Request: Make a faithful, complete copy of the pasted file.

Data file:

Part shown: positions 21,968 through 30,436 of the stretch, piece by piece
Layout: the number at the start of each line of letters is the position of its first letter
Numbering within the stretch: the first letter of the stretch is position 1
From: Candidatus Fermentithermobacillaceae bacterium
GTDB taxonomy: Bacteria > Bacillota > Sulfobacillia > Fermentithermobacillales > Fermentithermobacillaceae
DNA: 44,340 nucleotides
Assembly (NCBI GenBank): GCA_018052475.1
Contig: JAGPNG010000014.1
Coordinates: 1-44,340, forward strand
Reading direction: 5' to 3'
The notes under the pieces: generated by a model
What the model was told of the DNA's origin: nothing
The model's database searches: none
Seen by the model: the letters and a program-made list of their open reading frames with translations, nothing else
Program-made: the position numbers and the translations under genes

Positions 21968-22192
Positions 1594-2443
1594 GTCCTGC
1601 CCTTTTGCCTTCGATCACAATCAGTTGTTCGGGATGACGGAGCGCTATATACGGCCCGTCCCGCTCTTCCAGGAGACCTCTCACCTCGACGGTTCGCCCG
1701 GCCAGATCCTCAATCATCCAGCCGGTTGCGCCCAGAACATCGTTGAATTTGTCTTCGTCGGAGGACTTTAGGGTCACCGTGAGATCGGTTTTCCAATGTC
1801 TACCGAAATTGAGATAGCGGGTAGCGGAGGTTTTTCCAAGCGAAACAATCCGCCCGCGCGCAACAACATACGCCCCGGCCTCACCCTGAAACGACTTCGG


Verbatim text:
Part shown: positions 21,968 through 30,436 of the stretch, piece by piece
Layout: the number at the start of each line of letters is the position of its first letter
Numbering within the stretch: the first letter of the stretch is position 1
From: Candidatus Fermentithermobacillaceae bacterium
GTDB taxonomy: Bacteria > Bacillota > Sulfobacillia > Fermentithermobacillales > Fermentithermobacillaceae
DNA: 44,340 nucleotides
Assembly (NCBI GenBank): GCA_018052475.1
Contig: JAGPNG010000014.1
Coordinates: 1-44,340, forward strand
Reading direction: 5' to 3'
The notes under the pieces: generated by a model
What the model was told of the DNA's origin: nothing
The model's database searches: none
Seen by the model: the letters and a program-made list of their open reading frames with translations, nothing else
Program-made: the position numbers and the translations under genes

Positions 21968-22192
Positions 1594-2443
1594 GTCCTGC
1601 CCTTTTGCCTTCGATCACAATCAGTTGTTCGGGATGACGGAGCGCTATATACGGCCCGTCCCGCTCTTCCAGGAGACCTCTCACCTCGACGGTTCGCCCG
1701 GCCAGATCCTCAATCATCCAGCCGGTTGCGCCCAGAACATCGTTGAATTTGTCTTCGTCGGAGGACTTTAGGGTCACCGTGAGATCGGTTTTCCAATGTC
1801 TACCGAAATTGAGATAGCGGGTAGCGGAGGTTTTTCCAAGCGAAACAATCCGCCCGCGCGCAACAACATACGCCCCGGCCTCACCCTGAAACGACTTCGG